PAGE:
How to Fund a Self-Directed Solo 401(k)

There are several ways to put money into your self-directed solo 401(k) account. It is a great vehicle to consolidate other pre-tax retirement accounts as well as reduce your taxable income and save for retirement in an asset class-diversified way. Here are your options:

How to fund a self-directed solo 401(k)

In-kind transfer

An in-kind transfer entails moving the assets (non-cash assets such as stocks, mutual funds, real estate, private investments, promissory notes, etc.) from a former employer’s 401(k), 403(b), etc. to the solo 401(k) plan. This method is preferred if you do not want to liquidate your investments but still want to transfer assets to a solo 401(k). An in-kind transfer is tax free.


In-kind direct rollover

An in-kind direct rollover differs from an in-kind transfer in that assets from an IRA, not a 401(k), are transferred to the solo 401(k). Just like an in-kind transfer, non-cash assets (e.g., stocks, mutual funds, real estate, notes, private investments, etc.) are moved to the solo 401(k) as-is instead of liquidating the investments to directly roll over the cash. Keep in mind that Roth IRAs cannot be rolled over to the solo 401(k). The movement of funds from an IRA to a solo 401(k) is tax-reportable but not subject to tax withholding because assets are transferred in-kind.


Cash transfer

A cash transfer is just what it sounds like: you move cash from your former employer 401(k) to the solo 401(k) instead of assets (e.g., mutual funds or stocks). If your 401(k) is currently invested in mutual funds or stocks, etc. you first have to contact your current 401(k) provider/custodian and request that they sell your positions before proceeding with the cash transfer. A cash transfer is not taxable, and partial or full amounts may be processed. Keep in mind, you’ll want to be aware of the value of the holdings before selling them to ensure that you are not selling while they are lower (i.e., the market is down) than you want.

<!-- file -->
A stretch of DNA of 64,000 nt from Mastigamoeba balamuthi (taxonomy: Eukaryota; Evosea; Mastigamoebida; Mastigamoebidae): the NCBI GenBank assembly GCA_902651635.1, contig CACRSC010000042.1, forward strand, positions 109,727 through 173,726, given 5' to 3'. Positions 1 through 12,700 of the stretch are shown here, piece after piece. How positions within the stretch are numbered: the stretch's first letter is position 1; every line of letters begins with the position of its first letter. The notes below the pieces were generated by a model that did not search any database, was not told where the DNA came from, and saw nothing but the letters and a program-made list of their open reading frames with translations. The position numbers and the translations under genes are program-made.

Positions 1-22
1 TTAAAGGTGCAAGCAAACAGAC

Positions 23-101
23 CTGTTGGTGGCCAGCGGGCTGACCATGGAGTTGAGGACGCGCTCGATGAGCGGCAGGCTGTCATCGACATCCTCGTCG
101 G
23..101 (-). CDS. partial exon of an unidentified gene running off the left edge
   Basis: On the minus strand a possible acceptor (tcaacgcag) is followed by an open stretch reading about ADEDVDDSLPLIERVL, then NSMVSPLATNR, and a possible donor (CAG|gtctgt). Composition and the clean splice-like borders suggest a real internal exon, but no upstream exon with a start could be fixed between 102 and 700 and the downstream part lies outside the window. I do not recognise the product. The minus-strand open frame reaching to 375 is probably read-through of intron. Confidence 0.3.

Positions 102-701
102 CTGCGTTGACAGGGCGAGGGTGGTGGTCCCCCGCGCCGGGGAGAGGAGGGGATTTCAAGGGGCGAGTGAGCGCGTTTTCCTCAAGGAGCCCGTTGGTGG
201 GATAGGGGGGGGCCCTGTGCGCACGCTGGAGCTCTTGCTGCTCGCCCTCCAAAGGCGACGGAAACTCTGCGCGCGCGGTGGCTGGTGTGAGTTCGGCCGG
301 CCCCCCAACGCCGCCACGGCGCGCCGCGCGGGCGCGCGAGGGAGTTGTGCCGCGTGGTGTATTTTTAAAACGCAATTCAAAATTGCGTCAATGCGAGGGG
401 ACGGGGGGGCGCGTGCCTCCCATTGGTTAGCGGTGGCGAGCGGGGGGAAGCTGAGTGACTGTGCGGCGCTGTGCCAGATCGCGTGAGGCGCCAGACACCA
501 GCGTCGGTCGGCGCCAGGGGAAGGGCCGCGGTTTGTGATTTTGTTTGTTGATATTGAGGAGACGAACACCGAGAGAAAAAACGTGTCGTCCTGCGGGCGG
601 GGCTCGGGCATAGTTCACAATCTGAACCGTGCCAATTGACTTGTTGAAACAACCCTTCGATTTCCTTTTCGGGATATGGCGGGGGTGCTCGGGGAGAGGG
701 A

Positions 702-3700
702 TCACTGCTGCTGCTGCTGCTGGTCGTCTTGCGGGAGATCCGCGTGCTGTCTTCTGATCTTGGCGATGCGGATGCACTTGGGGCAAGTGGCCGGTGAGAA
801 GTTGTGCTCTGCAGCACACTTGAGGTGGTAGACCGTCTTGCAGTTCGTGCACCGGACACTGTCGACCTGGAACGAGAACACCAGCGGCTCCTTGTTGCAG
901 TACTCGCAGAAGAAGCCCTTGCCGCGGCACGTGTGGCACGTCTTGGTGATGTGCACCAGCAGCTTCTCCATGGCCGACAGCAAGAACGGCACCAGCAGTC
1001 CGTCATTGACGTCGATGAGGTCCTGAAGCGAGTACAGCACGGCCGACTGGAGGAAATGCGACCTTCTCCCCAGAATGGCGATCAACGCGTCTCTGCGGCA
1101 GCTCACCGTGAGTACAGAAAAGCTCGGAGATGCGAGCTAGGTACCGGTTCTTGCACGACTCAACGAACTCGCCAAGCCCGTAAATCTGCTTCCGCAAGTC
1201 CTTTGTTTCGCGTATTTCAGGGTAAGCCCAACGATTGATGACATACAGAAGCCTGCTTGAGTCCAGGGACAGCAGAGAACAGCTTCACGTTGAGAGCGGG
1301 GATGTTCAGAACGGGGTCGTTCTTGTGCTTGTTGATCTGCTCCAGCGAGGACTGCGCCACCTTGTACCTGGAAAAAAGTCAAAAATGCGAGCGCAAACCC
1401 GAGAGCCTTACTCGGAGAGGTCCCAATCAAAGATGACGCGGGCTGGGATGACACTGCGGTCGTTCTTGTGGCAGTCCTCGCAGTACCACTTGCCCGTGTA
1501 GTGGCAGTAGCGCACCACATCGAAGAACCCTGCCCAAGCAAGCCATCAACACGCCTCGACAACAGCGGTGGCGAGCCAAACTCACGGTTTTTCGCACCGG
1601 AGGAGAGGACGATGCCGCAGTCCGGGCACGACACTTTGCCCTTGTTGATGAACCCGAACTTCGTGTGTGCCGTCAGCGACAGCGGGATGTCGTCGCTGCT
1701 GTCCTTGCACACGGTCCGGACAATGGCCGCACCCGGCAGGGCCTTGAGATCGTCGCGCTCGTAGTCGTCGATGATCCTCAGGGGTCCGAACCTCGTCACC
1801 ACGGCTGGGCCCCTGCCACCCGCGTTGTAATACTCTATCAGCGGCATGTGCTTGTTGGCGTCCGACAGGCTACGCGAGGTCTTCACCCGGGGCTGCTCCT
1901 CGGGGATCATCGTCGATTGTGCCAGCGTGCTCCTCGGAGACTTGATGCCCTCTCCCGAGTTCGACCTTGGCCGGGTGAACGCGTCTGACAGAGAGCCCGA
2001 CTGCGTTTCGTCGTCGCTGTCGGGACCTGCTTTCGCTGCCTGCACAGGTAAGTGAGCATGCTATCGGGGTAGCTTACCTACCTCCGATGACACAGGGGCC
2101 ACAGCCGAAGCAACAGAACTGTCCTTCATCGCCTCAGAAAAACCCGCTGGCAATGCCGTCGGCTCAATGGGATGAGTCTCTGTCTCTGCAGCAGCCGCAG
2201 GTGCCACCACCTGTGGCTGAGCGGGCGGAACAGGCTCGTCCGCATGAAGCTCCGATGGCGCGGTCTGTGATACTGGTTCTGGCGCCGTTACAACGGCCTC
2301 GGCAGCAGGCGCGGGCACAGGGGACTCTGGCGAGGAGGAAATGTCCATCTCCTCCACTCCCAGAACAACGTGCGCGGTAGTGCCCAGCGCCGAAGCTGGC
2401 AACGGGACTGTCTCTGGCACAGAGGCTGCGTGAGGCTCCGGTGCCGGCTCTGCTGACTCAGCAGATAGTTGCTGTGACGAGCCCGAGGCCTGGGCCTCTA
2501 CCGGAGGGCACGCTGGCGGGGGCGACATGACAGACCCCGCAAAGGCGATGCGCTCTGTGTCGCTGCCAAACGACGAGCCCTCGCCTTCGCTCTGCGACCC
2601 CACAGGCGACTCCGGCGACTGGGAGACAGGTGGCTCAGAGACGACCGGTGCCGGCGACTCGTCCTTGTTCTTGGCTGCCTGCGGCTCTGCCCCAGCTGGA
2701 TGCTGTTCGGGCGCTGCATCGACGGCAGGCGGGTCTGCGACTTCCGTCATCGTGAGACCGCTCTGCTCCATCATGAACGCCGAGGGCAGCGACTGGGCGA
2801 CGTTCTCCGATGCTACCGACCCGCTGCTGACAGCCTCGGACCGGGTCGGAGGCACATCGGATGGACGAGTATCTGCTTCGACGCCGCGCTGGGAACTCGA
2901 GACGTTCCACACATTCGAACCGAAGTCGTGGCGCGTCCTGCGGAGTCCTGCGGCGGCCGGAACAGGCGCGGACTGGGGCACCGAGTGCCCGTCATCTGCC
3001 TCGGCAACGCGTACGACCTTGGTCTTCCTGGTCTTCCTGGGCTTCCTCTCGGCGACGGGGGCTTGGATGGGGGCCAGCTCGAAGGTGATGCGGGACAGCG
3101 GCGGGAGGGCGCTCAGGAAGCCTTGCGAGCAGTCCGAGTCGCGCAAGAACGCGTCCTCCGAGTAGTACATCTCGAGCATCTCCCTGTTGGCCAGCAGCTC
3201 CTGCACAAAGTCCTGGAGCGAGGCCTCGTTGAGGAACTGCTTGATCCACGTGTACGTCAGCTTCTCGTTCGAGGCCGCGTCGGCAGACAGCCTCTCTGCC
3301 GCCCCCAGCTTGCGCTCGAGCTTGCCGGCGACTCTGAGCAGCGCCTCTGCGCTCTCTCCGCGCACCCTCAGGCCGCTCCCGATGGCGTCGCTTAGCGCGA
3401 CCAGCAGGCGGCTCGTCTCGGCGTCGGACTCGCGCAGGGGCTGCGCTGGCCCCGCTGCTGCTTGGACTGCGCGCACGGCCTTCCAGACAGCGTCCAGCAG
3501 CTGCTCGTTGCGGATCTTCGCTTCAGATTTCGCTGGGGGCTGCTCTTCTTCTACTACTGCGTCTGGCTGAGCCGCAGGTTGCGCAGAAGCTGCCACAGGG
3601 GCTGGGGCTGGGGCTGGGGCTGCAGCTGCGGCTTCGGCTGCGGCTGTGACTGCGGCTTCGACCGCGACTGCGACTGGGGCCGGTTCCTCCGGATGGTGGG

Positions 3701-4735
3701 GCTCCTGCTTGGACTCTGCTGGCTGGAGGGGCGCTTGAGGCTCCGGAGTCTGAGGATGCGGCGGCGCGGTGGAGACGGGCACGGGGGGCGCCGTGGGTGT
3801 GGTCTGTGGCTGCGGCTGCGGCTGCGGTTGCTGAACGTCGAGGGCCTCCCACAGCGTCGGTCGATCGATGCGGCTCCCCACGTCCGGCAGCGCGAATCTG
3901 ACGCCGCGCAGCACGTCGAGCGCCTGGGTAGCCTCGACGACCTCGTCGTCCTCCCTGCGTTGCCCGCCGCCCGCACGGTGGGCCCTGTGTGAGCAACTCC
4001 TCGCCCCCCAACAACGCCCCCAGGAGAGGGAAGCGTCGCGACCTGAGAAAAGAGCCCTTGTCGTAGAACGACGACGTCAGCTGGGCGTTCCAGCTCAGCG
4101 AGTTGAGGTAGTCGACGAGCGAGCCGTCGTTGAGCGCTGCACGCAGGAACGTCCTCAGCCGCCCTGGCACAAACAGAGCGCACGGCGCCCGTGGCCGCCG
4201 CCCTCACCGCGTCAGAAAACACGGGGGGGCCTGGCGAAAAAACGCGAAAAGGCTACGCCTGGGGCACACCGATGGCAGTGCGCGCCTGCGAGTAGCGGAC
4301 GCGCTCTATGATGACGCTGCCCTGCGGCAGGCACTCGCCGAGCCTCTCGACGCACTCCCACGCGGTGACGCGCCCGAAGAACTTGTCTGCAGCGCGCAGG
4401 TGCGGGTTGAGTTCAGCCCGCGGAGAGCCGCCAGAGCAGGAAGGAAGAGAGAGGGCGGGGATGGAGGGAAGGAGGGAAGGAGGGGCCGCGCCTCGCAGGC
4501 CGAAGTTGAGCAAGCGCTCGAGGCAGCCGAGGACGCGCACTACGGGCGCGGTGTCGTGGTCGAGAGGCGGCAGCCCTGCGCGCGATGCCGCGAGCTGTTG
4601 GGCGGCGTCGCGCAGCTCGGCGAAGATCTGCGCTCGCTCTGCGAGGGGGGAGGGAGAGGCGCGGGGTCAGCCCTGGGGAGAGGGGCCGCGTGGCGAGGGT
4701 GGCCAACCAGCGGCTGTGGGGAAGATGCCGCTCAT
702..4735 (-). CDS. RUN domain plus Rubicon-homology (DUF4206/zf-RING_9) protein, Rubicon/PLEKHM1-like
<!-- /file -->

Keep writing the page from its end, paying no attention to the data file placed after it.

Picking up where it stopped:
60-day cash rollover

Moving funds from an IRA to a solo 401(k) using the 60-day method may be the fastest of all available methods, however, it puts more pressure on you because the funds or assets are distributed to you, in your name, and mailed to you directly. You then have 60 days from the date you received the assets/check to deposit them to your solo 401(k) account in order to avoid payment of taxes and the 10% early distribution penalty (if you are under age 59 ½). This method also subjects your IRA to tax reporting but not taxes as long as the funds/assets are deposited to the solo 401(k) in a timely manner.

NOTE: The above funding methods can be processed to a solo 401(k) plan anytime and do not affect the solo 401(k) annual contribution limits. In other words, you can transfer or rollover as little or as much as you want without reducing the amount that you are allowed to contribute to the solo 401(k) annually.


Annual cash contribution

Provided you have income from self-employment and establish the solo 401(k) before your tax filing deadline, plus extension (by executing the plan documents), you can make an annual cash contribution to the solo 401(k) account before filing your tax return (by the due date, plus extension). For tax year 2020 the maximum annual contribution limit was $57,000, plus an additional catch-up amount of $6,500 if you were 50 years of age or older as of 12/31/2020. The maximum solo 401(k) contribution limit for 2021 increased to $58,000, or $64,500 if age 50 or over. The contribution limits apply separately to each solo 401(k) participant. Click on this link to learn more about the solo 401(k) contribution types and calculations. This is the only funding/contribution type that can be used as a tax deduction and decrease your taxable income from self-employment.